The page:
David Rovics with Acoustic Catfish
Thursday, Oct. 14, 8 p.m.
Birdy’s Bar & Grill, 2131 E. 71st St.
Proceeds benefit Hoosier Environmental Council Information: www.davidrovics.com, www.hecweb.org David Rovics Subtlety isn’t worth much in the public arena nowadays, so maybe David Rovics is the perfect musical commentator for these nutty times. This is a songwriter who doesn’t mince words. Politically speaking, you might call him a third-party guy.
“I don’t hold it against anybody who thinks that voting for Kerry is the way to go,” Rovics said of the pending presidential election, “because clearly, although Kerry is a war-mongering, free-trade, rich piece of shit, Bush is worse.”
The figure of the socially conscious musician — or “protest singer,” for lack of a better term — is an American archetype, thanks to folks like Woody Guthrie, Bob Dylan and Phil Ochs. Then again, such left-leaning earnestness has been officially unpopular in the post-Sept. 11 world.
Rovics, however, says the tradition is alive and well in the new millennium. He doesn’t mind comparisons to his 20th century predecessors, but he sees the field as much older and broader, predating the commercial music trade’s preoccupation with romance.
“Relationships matter, too, but it’s the music industry that tells us this is the only acceptable thing we can write about,” he said. “Folk traditions around the world, as long as anything has ever been recorded on paper, have always been political. In addition to songs about love, there have always been songs about political issues, class struggle being very prominent among them, whether it’s a song about killing the king, robbing the bank, organizing a union, whatever. These are all popular subjects.”
Rovics, 37, will bring his own “songs of social significance” to Birdy’s on Thursday, with proceeds to benefit the Hoosier Environmental Council. The special guest is local folk-blues trio Acoustic Catfish, featuring Jim Pennell, Rob Gobetz and Monika Mueller. Admission is $5, or free with a new HEC membership application.
The event is typical of the Massachusetts-based Rovics, who has chosen an unglamorous showbiz path in which the activism is inseparable from the music. He makes his entire recorded catalog available online for free streaming or downloading, relying only on fans’ goodwill to actually sell any CDs. During a phone interview Friday, he was on the streets of St. Louis among hordes of demonstrators awaiting the second Bush-Kerry debate.
“I think there’s about as many cops as there are marchers,” he noted.
Across seven mostly independent CDs and years of touring North America and Europe, Rovics’ subject matter has run the gamut from trade policy to environmental issues to pivotal historic moments and even the occasional love song. Clearly, the Bush Administration has inspired much of his recent material, as indicated by such titles as “Fallujah,” “Guantanamo Bay,” “Moron” and “Who Would Jesus Bomb?”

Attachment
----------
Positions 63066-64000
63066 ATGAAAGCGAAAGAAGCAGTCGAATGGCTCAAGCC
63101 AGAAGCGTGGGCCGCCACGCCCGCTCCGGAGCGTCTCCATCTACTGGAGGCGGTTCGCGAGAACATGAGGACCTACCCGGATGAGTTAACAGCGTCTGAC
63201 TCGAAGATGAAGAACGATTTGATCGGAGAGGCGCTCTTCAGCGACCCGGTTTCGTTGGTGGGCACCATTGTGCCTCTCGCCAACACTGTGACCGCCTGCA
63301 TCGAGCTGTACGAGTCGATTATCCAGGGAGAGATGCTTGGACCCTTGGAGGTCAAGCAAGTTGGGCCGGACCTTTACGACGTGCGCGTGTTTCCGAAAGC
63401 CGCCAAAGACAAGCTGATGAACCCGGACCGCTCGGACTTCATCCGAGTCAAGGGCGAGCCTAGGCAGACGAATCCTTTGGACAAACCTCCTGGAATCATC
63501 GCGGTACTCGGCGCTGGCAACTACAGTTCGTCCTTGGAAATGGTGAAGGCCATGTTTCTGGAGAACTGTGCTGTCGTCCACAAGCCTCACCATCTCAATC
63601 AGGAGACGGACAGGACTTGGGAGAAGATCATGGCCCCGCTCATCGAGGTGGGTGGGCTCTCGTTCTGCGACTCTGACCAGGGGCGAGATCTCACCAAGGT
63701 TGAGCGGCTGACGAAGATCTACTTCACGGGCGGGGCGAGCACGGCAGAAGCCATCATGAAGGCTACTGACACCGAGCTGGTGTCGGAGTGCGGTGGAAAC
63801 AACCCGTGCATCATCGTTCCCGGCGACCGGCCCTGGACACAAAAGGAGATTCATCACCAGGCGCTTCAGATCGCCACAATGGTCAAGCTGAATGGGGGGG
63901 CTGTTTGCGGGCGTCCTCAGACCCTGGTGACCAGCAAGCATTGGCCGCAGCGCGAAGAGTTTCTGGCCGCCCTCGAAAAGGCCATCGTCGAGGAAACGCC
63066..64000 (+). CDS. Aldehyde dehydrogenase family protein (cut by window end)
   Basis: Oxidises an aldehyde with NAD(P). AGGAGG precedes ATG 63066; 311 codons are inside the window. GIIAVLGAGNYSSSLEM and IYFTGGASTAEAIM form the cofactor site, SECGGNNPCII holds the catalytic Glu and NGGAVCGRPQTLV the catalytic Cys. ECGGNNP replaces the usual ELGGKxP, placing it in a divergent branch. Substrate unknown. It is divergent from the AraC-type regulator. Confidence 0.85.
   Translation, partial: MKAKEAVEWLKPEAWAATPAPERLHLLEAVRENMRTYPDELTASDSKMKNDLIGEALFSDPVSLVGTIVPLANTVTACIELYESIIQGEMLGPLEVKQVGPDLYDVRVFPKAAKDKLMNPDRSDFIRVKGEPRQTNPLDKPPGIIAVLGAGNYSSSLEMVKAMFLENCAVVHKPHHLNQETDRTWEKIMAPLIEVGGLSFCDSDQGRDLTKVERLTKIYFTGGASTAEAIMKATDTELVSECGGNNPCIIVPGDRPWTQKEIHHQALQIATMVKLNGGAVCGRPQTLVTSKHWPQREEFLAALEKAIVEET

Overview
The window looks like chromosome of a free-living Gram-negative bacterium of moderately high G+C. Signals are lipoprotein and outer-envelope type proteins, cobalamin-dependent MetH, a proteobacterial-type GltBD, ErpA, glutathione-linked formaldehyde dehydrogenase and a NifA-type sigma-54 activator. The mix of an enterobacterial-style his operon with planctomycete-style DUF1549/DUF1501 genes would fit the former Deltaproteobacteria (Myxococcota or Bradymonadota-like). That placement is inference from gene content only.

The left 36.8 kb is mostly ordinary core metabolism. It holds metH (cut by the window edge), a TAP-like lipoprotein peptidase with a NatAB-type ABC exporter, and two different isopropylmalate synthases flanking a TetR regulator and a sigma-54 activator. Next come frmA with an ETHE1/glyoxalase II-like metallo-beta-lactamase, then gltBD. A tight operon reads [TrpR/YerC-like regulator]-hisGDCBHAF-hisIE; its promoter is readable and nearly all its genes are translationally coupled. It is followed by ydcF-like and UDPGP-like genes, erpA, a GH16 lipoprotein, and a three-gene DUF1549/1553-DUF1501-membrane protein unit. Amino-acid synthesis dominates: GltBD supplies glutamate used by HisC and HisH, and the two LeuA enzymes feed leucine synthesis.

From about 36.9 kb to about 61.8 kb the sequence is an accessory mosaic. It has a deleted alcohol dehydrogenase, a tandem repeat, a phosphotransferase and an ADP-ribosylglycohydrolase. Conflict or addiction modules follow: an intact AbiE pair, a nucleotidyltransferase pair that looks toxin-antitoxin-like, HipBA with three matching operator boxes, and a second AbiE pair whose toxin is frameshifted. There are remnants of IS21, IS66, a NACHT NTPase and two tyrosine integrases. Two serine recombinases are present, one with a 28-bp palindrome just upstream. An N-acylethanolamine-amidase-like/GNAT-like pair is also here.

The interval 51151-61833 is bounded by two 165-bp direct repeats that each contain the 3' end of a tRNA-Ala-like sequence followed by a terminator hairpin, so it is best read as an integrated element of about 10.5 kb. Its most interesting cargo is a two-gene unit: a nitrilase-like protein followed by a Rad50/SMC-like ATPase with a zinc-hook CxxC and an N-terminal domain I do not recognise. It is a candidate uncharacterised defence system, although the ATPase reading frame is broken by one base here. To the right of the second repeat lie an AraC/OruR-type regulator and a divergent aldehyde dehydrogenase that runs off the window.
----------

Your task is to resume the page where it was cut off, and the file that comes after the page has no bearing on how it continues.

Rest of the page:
Rovics counts on humor and irony to make his tirades more palatable, though the comedy tends toward the black. Here’s the opening verse of his new ode to Abu Ghraib, a Dylan-style tune titled “After We Torture Our Prisoners”:
We’ll get rid of the dictator, rebuild your country
Make sure all your kids go to school
We’ll clean up the cities, get the sewage plants running
Institute parliamentary rule
… After we torture our prisoners.
Some might call Rovics’ lyrics heavy-handed, and he doesn’t necessarily disagree.
“That’s always a challenge,” he said. “The stuff I wrote when I was younger, and still some of the stuff I write today, is too preachy, and probably a lot of times you could just get rid of the last verse all together and it would be a better song. I think that’s true of most of Woody Guthrie’s songs, too.”
More often than not, however, Rovics plays to sympathetic crowds who give him the benefit of the doubt. He’d like to reach out more to audiences with opposing views, but he also sees value in preaching to the choir.
“It’s important to help keep people’s spirits up and keep people’s eyes on the prize, that there is actually — as shocking as it is to think about — there is the possibility of actually winning, of actual change,” he said. “Most change that has happened in society has happened because of mass social movements. The powers-that-be always try to paint a picture like we’re losing, like the mass movement is having no effect or doesn’t exist. In fact, they’re very aware of it, and they always know at any moment that it could suddenly become huge. The conservative politics of so many so-called conservatives is just skin deep, and it won’t necessarily take much of a blunder to turn many people in this country into the enemies of the powers-that-be that they naturally should be.”
Scott Hall writes about music and stuff at www.onthebeat.org.